Implantable Defibrillators May Not Help Women With Heart Failure
Analysis of previous research found little benefit for female patients
MONDAY, Sept. 14 (HealthDay News) -- Widely used implantable cardioverter-defibrillators may not actually help women with advanced heart failure.
A new analysis turns up no evidence that the devices, used to detect and then correct abnormal heart rhythms, actually lowered the risk of death among female patients, despite the fact that this is routine therapy for all patients with heart failure.
"We do not know of the benefits of defibrillators when used as primary prevention," said Dr. Christian Machado, senior author of a paper appearing in the Sept. 14 issue of the Archives of Internal Medicine. "We just do not know how much women benefit from this therapy."
Yet, according to an accompanying editorial, 30 percent of people getting implantable cardioverter-defibrillators, also called ICDs, are women.
In fact, there are even guidelines supporting the practice, said Machado, who is director of electrophysiology at Providence Hospital Heart Institute, in Southfield, Mich.
ICDs are intended to prevent sudden cardiac death in heart failure patients, who have a high risk for such an event. And while clinical trials do support the practice, those trials tend to be biased towards men.
Here, a search of medical literature databases turned up only five relevant randomized clinical trials between 1950 and 2008. The trials involved a total of 934 women and 3,810 men, a clear indication that women are underrepresented in this type of study even though women make up almost half of the 5.3 million Americans who have heart failure.
None of the studies on their own showed any survival advantage for women of having a defibrillator implanted, nor did the combined data show any benefit.
But there was a reduction in death rates for men in each trial, as well as when the results were pooled together.
"We need to find a way to study more women in order to be able to identify what subgroups truly benefit from this therapy," Machado said.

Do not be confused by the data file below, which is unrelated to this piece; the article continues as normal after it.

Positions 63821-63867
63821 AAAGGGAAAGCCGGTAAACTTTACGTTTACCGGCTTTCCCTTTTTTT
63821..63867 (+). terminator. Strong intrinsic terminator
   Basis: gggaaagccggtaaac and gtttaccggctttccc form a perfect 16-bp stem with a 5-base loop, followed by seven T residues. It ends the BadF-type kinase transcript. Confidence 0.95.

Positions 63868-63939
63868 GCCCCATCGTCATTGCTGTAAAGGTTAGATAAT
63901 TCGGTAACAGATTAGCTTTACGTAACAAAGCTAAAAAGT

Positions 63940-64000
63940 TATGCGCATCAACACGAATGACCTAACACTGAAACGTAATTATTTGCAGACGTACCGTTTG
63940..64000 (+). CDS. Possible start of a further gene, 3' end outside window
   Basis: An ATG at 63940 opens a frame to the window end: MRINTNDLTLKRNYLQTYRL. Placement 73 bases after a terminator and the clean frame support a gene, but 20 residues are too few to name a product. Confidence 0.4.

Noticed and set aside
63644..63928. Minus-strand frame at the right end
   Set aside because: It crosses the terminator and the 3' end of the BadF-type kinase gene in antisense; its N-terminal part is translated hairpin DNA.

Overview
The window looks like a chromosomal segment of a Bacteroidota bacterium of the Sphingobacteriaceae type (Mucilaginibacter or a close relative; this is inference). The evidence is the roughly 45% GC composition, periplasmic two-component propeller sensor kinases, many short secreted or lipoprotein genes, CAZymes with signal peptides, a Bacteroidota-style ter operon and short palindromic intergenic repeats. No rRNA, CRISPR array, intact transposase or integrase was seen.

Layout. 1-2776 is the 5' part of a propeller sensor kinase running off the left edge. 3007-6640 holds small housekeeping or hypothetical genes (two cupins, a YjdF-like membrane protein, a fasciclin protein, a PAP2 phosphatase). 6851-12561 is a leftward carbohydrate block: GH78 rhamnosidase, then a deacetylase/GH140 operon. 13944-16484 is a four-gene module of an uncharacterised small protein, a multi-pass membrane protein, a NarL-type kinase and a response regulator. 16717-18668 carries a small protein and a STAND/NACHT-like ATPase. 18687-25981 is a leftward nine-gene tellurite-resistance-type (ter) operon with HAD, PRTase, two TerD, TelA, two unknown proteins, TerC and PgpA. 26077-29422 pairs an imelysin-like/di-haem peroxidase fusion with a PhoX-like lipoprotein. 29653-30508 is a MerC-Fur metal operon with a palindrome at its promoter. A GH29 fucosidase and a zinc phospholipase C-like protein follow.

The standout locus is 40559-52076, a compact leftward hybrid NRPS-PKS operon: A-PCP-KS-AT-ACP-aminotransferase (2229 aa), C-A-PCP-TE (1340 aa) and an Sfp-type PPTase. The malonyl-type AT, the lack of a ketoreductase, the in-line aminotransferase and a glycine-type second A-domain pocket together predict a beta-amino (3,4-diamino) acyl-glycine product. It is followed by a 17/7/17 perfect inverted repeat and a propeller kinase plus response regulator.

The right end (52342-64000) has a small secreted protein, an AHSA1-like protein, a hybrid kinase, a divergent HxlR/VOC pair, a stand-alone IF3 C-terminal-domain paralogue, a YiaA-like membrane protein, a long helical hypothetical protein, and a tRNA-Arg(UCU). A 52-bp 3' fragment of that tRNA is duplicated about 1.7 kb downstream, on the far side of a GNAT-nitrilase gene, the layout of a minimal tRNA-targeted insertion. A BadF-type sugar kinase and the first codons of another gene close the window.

But that could be difficult. Given that current guidelines recommend the use of ICDs, it would be unethical to propose a trial that randomized some women to go without one, Machado explained.
And this data is certainly not likely to change cardiac care procedures. "I don't think this is going to change anyone's practice," said Dr. Seth Keller, associate director of cardiac electrophysiology at Lenox Hill Hospital in New York City. "Practice guidelines are pretty well-established in terms of ICDs. But this does raise a lot of questions."
"If it is true that women don't benefit from primary prevention with ICDs, then why not?" he added.
Machado speculated that reasons for women deriving different or less benefit from ICDs could range from different anatomy to hormonal factors to how women's bodies use calcium.
"I'm sure there's more than one factor leading to such a less dramatic benefit in women from this therapy," he said.
In fact, the devices might even cause harm. The editorial referenced one analysis that found that women have a 70 percent greater risk of problems after receiving an ICD than men.
"Let's question the dogma," Machado said. "Let's figure out how to change our recommendations."
But one expert urged caution.
Dr. Wojciech Zareba, director of the Heart Research Follow-Up Program at the University of Rochester Medical Center, felt that this meta-analysis, along with most papers in this form, was fraught with methodological problems that weakened the validity of the findings.
"I believe that we don't have evidence at this moment which would preclude using ICDs in women," Zareba said. "This is unfortunately only stirring the water and doesn't provide any useful clues."
The American Heart Association has more on women and heart disease.